Incident: Social Security numbers, addresses, grades, and more were stolen from the Nebraska Student Information System (NeSIS) database. Details of how the breach occurred are still under wraps, but a suspect has been identified and law enforcement is involved.

Lessons Learned: This particular breach affected a consolidated database system that stored volumes of information about students across the entire Nebraska State College System. As IT departments become more efficient and less siloed, information is increasingly consolidated into monolithic systems. This is a boon for organizations in many ways, but it also dramatically increases the importance of securing these data stores. Putting one's eggs in a single basket makes it prudent to make sure that basket is made out of Kevlar.

6. LinkedIn
Time Of Disclosure: June 2012

Records Breached: 6.5 million user passwords

Incident: The appearance of a password dump on an online forum prompted responses from the security community, which confirmed that the information was from LinkedIn. After some scrambling, LinkedIn confirmed the breach.

Lessons Learned: Just slapping any old encryption scheme onto sensitive data is not good enough these days. LinkedIn's failure to salt its passwords left them open to easy cracking by unauthorized parties. The incident also stands as an important lesson in incident response -- many experts believe LinkedIn was unprepared to swiftly handle response to a security incident such as this.

Have a comment on this story? Please click "Add Your Comment" below. If you'd like to contact Dark Reading's editors directly, send us a message.

Comment  | 
Print  | 
More Insights
Comments
Newest First  |  Oldest First  |  Threaded View
Bprince
50%
50%
Bprince,
User Rank: Ninja
6/25/2012 | 2:38:40 AM
re: 6 Biggest Breaches Of 2012 So Far
The eHarmony breach should probably be on here too. It was related to the LinkedIn breach and affected I believe over a million passwords.
Brian Prince, InformationWeek/Dark Reading Comment Moderator
News
Inside the Ransomware Campaigns Targeting Exchange Servers
Kelly Sheridan, Staff Editor, Dark Reading,  4/2/2021
Commentary
Beyond MITRE ATT&CK: The Case for a New Cyber Kill Chain
Rik Turner, Principal Analyst, Infrastructure Solutions, Omdia,  3/30/2021
Register for Dark Reading Newsletters
White Papers
Video
Cartoon
Current Issue
2021 Top Enterprise IT Trends
We've identified the key trends that are poised to impact the IT landscape in 2021. Find out why they're important and how they will affect you today!
Flash Poll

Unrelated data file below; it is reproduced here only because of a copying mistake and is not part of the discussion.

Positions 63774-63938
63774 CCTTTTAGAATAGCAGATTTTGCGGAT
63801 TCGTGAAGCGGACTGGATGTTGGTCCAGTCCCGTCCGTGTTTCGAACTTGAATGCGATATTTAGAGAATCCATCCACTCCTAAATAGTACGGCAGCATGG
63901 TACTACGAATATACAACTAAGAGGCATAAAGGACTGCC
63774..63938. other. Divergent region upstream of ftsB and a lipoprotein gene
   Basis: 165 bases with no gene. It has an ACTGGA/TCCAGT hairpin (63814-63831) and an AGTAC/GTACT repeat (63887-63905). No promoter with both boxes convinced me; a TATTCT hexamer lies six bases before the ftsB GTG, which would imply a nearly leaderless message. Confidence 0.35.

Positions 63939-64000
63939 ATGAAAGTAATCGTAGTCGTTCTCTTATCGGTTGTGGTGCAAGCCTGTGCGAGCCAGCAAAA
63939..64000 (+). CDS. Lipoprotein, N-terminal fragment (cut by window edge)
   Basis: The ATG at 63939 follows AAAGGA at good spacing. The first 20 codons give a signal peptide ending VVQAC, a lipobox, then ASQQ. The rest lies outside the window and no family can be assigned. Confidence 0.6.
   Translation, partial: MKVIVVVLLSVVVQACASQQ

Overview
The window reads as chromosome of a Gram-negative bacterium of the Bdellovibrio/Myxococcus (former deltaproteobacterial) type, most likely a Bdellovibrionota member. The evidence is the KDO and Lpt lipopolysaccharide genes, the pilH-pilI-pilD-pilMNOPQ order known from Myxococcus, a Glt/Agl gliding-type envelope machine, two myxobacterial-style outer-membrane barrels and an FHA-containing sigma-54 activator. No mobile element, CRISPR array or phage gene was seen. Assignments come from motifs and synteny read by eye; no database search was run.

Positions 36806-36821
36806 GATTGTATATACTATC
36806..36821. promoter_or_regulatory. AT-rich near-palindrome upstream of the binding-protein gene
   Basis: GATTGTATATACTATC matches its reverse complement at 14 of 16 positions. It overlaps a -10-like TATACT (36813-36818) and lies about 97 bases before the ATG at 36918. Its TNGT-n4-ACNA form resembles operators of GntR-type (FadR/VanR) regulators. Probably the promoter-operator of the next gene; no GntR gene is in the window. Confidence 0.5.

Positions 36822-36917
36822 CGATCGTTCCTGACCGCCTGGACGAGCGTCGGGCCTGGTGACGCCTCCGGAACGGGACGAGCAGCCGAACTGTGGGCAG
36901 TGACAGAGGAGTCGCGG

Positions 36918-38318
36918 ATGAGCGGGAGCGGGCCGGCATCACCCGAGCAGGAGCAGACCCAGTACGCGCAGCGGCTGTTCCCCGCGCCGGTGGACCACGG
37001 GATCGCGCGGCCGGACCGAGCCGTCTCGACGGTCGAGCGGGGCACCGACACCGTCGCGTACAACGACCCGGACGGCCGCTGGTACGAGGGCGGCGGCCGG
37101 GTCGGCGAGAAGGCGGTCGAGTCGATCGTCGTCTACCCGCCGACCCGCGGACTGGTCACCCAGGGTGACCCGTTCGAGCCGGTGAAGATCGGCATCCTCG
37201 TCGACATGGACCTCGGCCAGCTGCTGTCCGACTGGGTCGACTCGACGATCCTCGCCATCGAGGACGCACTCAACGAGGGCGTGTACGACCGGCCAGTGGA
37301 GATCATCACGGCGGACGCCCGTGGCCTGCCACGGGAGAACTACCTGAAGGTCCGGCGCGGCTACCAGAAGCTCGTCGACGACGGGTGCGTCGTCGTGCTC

How Enterprises are Developing Secure Applications
How Enterprises are Developing Secure Applications
Recent breaches of third-party apps are driving many organizations to think harder about the security of their off-the-shelf software as they continue to move left in secure software development practices.
Twitter Feed
Dark Reading - Bug Report
Bug Report
Enterprise Vulnerabilities
From DHS/US-CERT's National Vulnerability Database
CVE-2021-21392
PUBLISHED: 2021-04-12
Synapse is a Matrix reference homeserver written in python (pypi package matrix-synapse). Matrix is an ecosystem for open federated Instant Messaging and VoIP. In Synapse before version 1.28.0 requests to user provided domains were not restricted to external IP addresses when transitional IPv6 addre...
CVE-2021-21393
PUBLISHED: 2021-04-12
Synapse is a Matrix reference homeserver written in python (pypi package matrix-synapse). Matrix is an ecosystem for open federated Instant Messaging and VoIP. In Synapse before version 1.28.0 Synapse is missing input validation of some parameters on the endpoints used to confirm third-party identif...
CVE-2021-29429
PUBLISHED: 2021-04-12
In Gradle before version 7.0, files created with open permissions in the system temporary directory can allow an attacker to access information downloaded by Gradle. Some builds could be vulnerable to a local information disclosure. Remote files accessed through TextResourceFactory are downloaded in...
CVE-2021-21394
PUBLISHED: 2021-04-12
Synapse is a Matrix reference homeserver written in python (pypi package matrix-synapse). Matrix is an ecosystem for open federated Instant Messaging and VoIP. In Synapse before version 1.28.0 Synapse is missing input validation of some parameters on the endpoints used to confirm third-party identif...
CVE-2021-22497
PUBLISHED: 2021-04-12
Advanced Authentication versions prior to 6.3 SP4 have a potential broken authentication due to improper session management issue.